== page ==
Note: This caught our eye. Yes, we know it isn't gaeilge, but it is fascinating. If nothing else, it is certainly language (and Irish language as well.)
by Bernard Share
...for all 'decent skins', 'crawthumpers', horse-protestants', 'hard chaws' and 'strong farmers'...a dictionary of Irish slang that's as amusing as it is informative.
Click here for Slanguage

For More Basic Irish please click here: Irish Index

Image: Gaeilge Beo from
All Posters and Prints.


Thu, Jul 9, 2015
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Bitesize Irish Gaelic

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Eoin is a native Irish speaker who you can listen to in the online lessons.
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And last but certainly not least, they are proud of the Irish language and want more people to speak it.
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Irish Grammar
by Noel Mogonagle

This book is excellent for beginners who are wanting a book that gives basic grammar without all the extra information that confuses beginners. The book is well laid out, with information very easy to find. Amazon Reviewer

Here is a good follow-on to our words and phrases.
Click for Irish Grammar.

Irish - English
English - Irish

Note: We have yet to see a dictionary with phonetic pronunciations for each word. We suspect this is partly due to the variations. Providing for all four 'green fields' (Connacht, Leinster, Ulster and Munster), would be cumbersome at best. Still, someone may do it some day. Until then, these are all very good and recommended. Serious students will have more than one; they are inexpensive.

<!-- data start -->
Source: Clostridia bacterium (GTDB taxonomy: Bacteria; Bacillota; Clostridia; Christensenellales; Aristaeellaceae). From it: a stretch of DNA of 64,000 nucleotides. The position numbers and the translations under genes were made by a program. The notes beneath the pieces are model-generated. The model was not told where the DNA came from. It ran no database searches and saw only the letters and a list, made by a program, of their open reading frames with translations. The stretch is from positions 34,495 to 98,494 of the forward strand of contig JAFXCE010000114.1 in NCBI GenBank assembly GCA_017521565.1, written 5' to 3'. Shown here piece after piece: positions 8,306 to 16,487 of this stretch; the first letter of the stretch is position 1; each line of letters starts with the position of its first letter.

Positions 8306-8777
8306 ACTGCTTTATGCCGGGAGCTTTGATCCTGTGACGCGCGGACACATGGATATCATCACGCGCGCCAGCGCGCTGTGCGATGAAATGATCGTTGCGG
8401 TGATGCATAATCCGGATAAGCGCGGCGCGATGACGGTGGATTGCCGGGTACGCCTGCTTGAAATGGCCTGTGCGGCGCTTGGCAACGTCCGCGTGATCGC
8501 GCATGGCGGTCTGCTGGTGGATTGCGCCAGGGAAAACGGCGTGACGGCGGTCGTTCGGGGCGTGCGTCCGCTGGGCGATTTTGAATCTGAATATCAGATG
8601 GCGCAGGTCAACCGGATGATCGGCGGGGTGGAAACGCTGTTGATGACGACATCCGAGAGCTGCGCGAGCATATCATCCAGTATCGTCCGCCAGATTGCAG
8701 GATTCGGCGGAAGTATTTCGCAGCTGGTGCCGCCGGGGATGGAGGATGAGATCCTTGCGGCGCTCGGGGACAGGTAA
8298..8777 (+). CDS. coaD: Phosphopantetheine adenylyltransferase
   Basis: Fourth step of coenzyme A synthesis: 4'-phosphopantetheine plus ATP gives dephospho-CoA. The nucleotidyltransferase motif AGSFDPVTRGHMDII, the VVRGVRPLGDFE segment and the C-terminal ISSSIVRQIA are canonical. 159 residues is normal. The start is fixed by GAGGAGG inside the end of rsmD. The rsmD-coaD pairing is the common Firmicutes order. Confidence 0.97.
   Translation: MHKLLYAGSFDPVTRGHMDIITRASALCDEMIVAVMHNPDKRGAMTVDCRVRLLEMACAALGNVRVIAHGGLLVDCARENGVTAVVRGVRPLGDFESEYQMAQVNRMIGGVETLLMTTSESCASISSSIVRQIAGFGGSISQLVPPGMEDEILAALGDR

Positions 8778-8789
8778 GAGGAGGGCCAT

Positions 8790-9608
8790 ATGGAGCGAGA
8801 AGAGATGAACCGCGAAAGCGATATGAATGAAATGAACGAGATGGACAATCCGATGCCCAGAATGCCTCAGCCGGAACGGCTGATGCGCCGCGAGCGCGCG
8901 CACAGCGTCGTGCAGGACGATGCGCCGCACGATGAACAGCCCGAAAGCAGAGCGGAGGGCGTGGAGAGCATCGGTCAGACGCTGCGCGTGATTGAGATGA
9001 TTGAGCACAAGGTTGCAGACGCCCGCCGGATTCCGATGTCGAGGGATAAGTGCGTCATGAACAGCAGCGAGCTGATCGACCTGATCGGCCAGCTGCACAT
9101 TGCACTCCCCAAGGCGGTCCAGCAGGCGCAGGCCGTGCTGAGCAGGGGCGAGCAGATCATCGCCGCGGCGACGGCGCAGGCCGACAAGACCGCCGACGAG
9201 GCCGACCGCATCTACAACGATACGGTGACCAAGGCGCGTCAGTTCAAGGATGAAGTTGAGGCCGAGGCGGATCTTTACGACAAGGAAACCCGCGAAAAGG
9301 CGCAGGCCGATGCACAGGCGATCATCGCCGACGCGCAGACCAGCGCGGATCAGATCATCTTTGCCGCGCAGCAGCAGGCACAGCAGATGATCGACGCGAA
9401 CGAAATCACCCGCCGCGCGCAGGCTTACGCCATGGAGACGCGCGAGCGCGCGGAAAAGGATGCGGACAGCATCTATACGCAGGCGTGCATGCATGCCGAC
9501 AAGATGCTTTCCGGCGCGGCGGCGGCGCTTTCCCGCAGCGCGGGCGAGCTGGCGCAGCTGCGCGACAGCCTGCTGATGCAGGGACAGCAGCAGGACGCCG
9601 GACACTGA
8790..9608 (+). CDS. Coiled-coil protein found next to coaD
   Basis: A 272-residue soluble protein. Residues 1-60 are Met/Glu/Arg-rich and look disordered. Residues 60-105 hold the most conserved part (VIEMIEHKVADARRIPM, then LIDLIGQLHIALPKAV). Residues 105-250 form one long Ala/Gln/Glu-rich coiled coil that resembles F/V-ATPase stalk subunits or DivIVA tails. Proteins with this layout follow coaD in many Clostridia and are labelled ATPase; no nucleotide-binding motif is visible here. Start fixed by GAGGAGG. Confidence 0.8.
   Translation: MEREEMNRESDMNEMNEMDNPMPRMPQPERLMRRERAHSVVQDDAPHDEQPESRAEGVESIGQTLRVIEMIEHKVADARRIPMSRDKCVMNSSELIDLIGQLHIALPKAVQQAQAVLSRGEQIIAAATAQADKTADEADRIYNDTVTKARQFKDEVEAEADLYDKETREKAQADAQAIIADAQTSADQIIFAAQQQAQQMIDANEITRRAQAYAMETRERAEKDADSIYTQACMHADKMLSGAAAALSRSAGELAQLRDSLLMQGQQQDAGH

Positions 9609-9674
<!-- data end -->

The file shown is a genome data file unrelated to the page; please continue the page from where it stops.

These two (either or both) are the handy-references needed to go with a good grammar or 'teach yourself' course.
We would need both (and some other help) if found wandering in a Gaeltacht late at night.
Amazon has an offer of either one combined with a grammar for a reduced price.
Click for Collins Gem
Click for Oxford Pocket.

Wicked Irish
by Howard Tomb

While I wouldn't recommend you use many of these phrases, this is a terribly funny book. I picked it up after leafing through it at the store and finding phrases about sheep and inns and the hazards of driving in Ireland without insurance. Each little section starts out innocuously enough, then quickly degenerates into truly funny comments. If you like Monty Python or BlackAdder, this will really make you laugh. If you liked the Father Ted tv show, this little book will make you keel over giggling. Ah, go on, ya eejit, buy it already! Amazon Reviewer
(We want this, you may see a few on these pages - watch out).
Click for Wicked Irish

Teach Yourself Irish Complete Course
by Diarmuid O'She & Joseph Sheils

An easy-to-use program for learning on your own, or can be used as supplemental material for your classes. These new editions have been thoroughly revised and updated to include the engaging dialogues and helpful exercises you have come to expect from the Teach Yourself series.
Click for Teach Yourself

Learning Irish
by Micheal O'Siadhail

The Best Irish Course Available! Three years ago I decided to learn Irish, and in the next two years I bought three different courses. The first two were simply useless, (that's the obvious reason for my buying new courses) you could learn some phrases, but not construct sentences yourself. Learning Irish, on the other hand, is an excellent book, which gives you a thorough vocabulary and grammatical knowledge. It consists of 36 lessons, all containing vocabularies, grammar instructions, texts and excercises. Amazon Reviewer.

Click for Learning irish